In this setting, the reviewers can discuss the findings, suggest ways to improve and advise what the next step in their work surrounding their project should be.
In a conference setting, peer reviews typically happen internally beforehand by the conference organisers to decide who is successful at being awarded a session for presenting.
On the surface, they can appear very similar, but in essence, they are very different.
Conferences tend to be:
- On a larger scale
- With many speakers and exhibitors
- It can be an annual event
Their speakers can range from:
- Academics to celebrities
- Career researchers
- Specialist guests invited to speak
Conferences often last over a few days to a week in length, as much information is being broadcasted.
They typically follow a "sessions" format, with various types of sessions presented across the entire event.
These sessions can include (as stated earlier):
- Poster sessions
- Discussions and panels
Due to the size of these events, the sessions will be timetabled and run alongside one another. Allowing for more than one session to be in progress at any time.
Otherwise, a conference would go on for weeks, and that is before the number of attendees is accounted for.
As we have already discussed, symposiums are on a much smaller scale than a conference.
They can be:
- Hosted within a conference or on their own
- Their formats are more of a precise and slender focus on one topic and are usually discussed by a panel.
Their duration is much shorter than that of a conference, lasting from a couple of hours to a day, compared to week-long conferences.
A symposium's intention is slightly different to that of a conference. They are designed to facilitate the discussion of the latest research or abstracts that have been submitted.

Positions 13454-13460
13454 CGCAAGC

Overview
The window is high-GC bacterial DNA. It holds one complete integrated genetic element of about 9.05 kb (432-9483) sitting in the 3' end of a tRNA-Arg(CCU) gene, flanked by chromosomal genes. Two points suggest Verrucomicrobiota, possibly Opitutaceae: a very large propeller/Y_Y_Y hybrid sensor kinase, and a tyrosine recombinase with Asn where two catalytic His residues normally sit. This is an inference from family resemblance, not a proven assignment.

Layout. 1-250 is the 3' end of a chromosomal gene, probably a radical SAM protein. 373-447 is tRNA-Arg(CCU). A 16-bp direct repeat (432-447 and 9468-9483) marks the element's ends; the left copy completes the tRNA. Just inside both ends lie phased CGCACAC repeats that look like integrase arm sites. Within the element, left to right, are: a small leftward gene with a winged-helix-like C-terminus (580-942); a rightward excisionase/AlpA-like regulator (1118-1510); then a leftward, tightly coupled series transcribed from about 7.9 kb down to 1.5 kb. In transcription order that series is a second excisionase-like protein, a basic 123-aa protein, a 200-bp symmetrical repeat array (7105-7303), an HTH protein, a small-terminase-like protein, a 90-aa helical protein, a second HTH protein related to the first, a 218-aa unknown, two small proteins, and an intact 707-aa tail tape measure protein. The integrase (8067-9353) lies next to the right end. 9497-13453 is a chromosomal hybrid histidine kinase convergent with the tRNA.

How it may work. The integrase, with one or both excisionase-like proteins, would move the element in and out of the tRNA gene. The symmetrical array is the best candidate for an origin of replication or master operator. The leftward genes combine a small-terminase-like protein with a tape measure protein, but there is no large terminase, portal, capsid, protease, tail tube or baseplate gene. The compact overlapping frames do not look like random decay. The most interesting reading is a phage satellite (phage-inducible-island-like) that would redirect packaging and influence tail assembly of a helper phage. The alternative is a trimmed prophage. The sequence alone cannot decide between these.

Attendees can then go away and further research the findings or adapt the findings or research methods into their work.
To have your work spoken about at a symposium, you'll need to submit your research, for example, as part of a group of researchers. If chosen, your findings will be discussed by the presenter and panel hosting the symposium.
Alternatively, symposiums could involve you:
- Submitting your work
- You becoming the presenter of the symposium (if your work is chosen)
- Present your findings and discuss them with other professionals within your industry that are on the panel
The presenters and the panel of a symposium will be experts within their field and come from various institutions and a range of backgrounds. Thus, allowing for a broad but detailed discussion with opinions from across the specialised field.
In contrast, at a conference, you get a mixture of speakers from guest speakers and industry thought leaders or "celebrities".
The papers submitted to the symposia are gathered under a specific submission theme, whereas a conference plays host to various topics within a sector. Meaning more ideas are covered in a conference, but there are more detailed discussions within a symposium.
So remember, a symposium is excellent for discussing research with your peers and being able to implement your findings into further research etc., and a conference is a great way to tell/show your findings from your research to the world.
So, what's your next challenge? A symposium or speaking at a conference?
If you're new to speaking at a conference, we have a guide with eight great tips to help prepare for and present at a conference. You can find it here.